Networkwide capabilities include the optional use of distributed system services designed to make the network as transparent as possible to users and applications. The DECnet-Plus distributed computing environment provides the following services:
In the DECnet-Plus distributed processing environment, you can physically distribute multiple resources or tasks that perform various functions between systems on the network.
A distributed application is a collection of processes that use resources, such as processing elements, databases, and physical devices, located on other systems in the network. As a single logical application, the elements or tasks are physically divided. A task is a modular component of work that the application programmer defines within an application. The work of a distributed application is divided among tasks that can communicate with each other.
In an OpenVMS operating system, a task is executed within the context of a process. The process context defines the environment in which the task executes. OpenVMS software controls the access and allocates the resources required by the task, based on the process context.
In a distributed application, each task is distinct and can be placed in different locations in the network. The system interface for the application allows you to run the application locally or remotely without any apparent difference.
You can distribute an application so that each task is assigned to a system with appropriate resources. For instance, one task computes on a powerful processor while another stores the information in a database on a system with extensive disk storage capabilities. A common example of a distributed application is an implementation of the client/server model, such as DECdns, in which the client task (on the DECdns clerk system) requests service from the server task on a different system (the DECdns server).
Interprocess communication is the movement of data and control from one task running within a process to another task in the network. Interprocess communication allows the various tasks on the different processes to cooperate and communicate with each other, exchanging message packets over the connection established between the tasks.
Distributed applications can increase availability. You can design a distributed application to avoid a single point of failure by moving tasks to other processors if a processor fails. Other benefits of distributed applications include:
An OpenVMS cluster configuration is an organization of OpenVMS
operating systems that communicate over a high-speed communications
path and share processor resources as well as disk storage. DECnet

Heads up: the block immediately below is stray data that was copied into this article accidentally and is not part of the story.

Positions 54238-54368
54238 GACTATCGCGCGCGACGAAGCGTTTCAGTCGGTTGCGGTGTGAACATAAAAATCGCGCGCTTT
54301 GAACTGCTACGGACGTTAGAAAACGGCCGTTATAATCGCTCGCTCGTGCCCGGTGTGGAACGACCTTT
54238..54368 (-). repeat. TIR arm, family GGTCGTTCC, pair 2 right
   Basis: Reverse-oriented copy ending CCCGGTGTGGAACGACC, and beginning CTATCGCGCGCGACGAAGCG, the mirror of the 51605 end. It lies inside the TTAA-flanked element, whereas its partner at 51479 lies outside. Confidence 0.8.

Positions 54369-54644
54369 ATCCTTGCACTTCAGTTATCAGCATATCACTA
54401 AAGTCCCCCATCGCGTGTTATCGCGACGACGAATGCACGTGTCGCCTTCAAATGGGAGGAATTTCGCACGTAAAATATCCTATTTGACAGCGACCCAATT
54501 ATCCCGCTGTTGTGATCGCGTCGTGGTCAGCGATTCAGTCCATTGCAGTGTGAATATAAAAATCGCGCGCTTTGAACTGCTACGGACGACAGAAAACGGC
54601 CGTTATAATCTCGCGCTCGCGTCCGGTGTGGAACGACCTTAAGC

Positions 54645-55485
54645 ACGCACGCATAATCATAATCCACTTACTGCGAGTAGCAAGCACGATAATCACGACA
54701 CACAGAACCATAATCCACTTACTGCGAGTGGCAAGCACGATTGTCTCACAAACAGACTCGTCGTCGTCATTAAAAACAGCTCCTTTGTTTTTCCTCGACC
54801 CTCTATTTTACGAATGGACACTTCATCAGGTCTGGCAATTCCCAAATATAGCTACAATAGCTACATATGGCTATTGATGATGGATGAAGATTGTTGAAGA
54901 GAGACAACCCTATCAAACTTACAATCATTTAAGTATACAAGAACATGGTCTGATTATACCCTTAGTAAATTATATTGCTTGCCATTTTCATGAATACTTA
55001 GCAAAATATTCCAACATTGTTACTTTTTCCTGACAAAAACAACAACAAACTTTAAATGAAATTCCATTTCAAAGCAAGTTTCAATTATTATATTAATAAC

connections are required for certain OpenVMS cluster tools and
configurations. DECnet-Plus for OpenVMS software provides support for
OpenVMS cluster systems.
1.5.1 DECnet-Plus OpenVMS Cluster Alias
DECnet-Plus for OpenVMS supports the use of multiple cluster aliases. The alias node identifier (a node name or node address) is common to some or all nodes in the cluster and permits users to address it as though it were one node.
For management purposes, the cluster alias is viewed by the DECnet-Plus software as a separate Node entity that is manageable through NCL commands. The Alias entity differs from a regular Node entity in some characteristics; for example, the Alias entity does not support a Circuit entity. The cluster alias appears to the network as a multicircuit end node, which is an end node with several active circuits. In an OpenVMS cluster system that consists of DECnet-Plus for OpenVMS systems on a LAN, the alias node appears as an end node with multiple points for attachment to the LAN.
DECnet-Plus for OpenVMS supports the ability to access nodes in an
OpenVMS cluster using a separate alias node address, while retaining
the ability to address each node in the cluster individually. Not all
network objects may be accessed using this mechanism. The maximum
number of nodes supported for a cluster alias is 96. The maximum number
of cluster aliases for a single node is three.
1.5.2 OpenVMS Cluster Configuration Procedure
The cluster_config.com command procedure for performing a OpenVMS cluster configuration invokes the DECnet-Plus for OpenVMS net$configure.com command procedure to perform any required modifications to NCL initialization scripts. Use cluster_config.com to create a configuration for each satellite node in the cluster.